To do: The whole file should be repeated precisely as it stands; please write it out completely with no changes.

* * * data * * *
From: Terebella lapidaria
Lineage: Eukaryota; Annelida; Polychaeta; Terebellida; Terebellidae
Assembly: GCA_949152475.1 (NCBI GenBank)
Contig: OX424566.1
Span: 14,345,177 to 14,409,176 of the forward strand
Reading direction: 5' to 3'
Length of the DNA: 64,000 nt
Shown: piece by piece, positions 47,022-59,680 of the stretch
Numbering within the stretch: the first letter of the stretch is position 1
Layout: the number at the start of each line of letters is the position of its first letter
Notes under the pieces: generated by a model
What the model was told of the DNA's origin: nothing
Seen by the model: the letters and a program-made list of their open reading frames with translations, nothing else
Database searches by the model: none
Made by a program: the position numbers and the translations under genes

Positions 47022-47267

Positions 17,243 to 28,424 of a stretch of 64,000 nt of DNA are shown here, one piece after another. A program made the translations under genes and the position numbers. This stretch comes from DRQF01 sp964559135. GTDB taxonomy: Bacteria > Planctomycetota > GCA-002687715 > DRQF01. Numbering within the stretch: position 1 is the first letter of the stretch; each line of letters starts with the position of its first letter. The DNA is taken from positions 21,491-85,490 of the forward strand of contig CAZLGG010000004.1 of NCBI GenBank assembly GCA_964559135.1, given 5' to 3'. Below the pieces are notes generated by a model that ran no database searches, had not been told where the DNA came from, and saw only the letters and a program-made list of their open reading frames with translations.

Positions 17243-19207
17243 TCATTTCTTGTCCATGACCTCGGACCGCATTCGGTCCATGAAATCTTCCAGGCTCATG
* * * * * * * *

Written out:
From: Terebella lapidaria
Lineage: Eukaryota; Annelida; Polychaeta; Terebellida; Terebellidae
Assembly: GCA_949152475.1 (NCBI GenBank)
Contig: OX424566.1
Span: 14,345,177 to 14,409,176 of the forward strand
Reading direction: 5' to 3'
Length of the DNA: 64,000 nt
Shown: piece by piece, positions 47,022-59,680 of the stretch
Numbering within the stretch: the first letter of the stretch is position 1
Layout: the number at the start of each line of letters is the position of its first letter
Notes under the pieces: generated by a model
What the model was told of the DNA's origin: nothing
Seen by the model: the letters and a program-made list of their open reading frames with translations, nothing else
Database searches by the model: none
Made by a program: the position numbers and the translations under genes

Positions 47022-47267

Positions 17,243 to 28,424 of a stretch of 64,000 nt of DNA are shown here, one piece after another. A program made the translations under genes and the position numbers. This stretch comes from DRQF01 sp964559135. GTDB taxonomy: Bacteria > Planctomycetota > GCA-002687715 > DRQF01. Numbering within the stretch: position 1 is the first letter of the stretch; each line of letters starts with the position of its first letter. The DNA is taken from positions 21,491-85,490 of the forward strand of contig CAZLGG010000004.1 of NCBI GenBank assembly GCA_964559135.1, given 5' to 3'. Below the pieces are notes generated by a model that ran no database searches, had not been told where the DNA came from, and saw only the letters and a program-made list of their open reading frames with translations.

Positions 17243-19207
17243 TCATTTCTTGTCCATGACCTCGGACCGCATTCGGTCCATGAAATCTTCCAGGCTCATG